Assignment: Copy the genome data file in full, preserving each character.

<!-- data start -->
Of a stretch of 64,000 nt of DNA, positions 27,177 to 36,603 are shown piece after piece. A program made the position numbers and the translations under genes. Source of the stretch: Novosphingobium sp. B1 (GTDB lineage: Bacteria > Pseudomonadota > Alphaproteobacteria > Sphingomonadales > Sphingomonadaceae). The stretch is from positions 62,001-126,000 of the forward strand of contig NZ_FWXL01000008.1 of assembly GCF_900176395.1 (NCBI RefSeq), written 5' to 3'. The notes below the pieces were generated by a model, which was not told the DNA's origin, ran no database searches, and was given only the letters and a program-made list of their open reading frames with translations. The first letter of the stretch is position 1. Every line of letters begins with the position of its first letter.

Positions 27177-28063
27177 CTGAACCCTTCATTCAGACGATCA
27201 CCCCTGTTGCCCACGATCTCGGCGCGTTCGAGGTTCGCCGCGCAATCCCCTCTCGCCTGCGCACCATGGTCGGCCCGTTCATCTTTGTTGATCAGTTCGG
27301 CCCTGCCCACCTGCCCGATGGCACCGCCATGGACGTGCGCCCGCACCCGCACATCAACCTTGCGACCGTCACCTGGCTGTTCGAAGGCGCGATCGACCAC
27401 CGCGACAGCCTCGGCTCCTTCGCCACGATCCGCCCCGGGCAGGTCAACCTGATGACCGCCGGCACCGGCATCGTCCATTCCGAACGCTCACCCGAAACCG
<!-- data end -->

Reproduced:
Of a stretch of 64,000 nt of DNA, positions 27,177 to 36,603 are shown piece after piece. A program made the position numbers and the translations under genes. Source of the stretch: Novosphingobium sp. B1 (GTDB lineage: Bacteria > Pseudomonadota > Alphaproteobacteria > Sphingomonadales > Sphingomonadaceae). The stretch is from positions 62,001-126,000 of the forward strand of contig NZ_FWXL01000008.1 of assembly GCF_900176395.1 (NCBI RefSeq), written 5' to 3'. The notes below the pieces were generated by a model, which was not told the DNA's origin, ran no database searches, and was given only the letters and a program-made list of their open reading frames with translations. The first letter of the stretch is position 1. Every line of letters begins with the position of its first letter.

Positions 27177-28063
27177 CTGAACCCTTCATTCAGACGATCA
27201 CCCCTGTTGCCCACGATCTCGGCGCGTTCGAGGTTCGCCGCGCAATCCCCTCTCGCCTGCGCACCATGGTCGGCCCGTTCATCTTTGTTGATCAGTTCGG
27301 CCCTGCCCACCTGCCCGATGGCACCGCCATGGACGTGCGCCCGCACCCGCACATCAACCTTGCGACCGTCACCTGGCTGTTCGAAGGCGCGATCGACCAC
27401 CGCGACAGCCTCGGCTCCTTCGCCACGATCCGCCCCGGGCAGGTCAACCTGATGACCGCCGGCACCGGCATCGTCCATTCCGAACGCTCACCCGAAACCG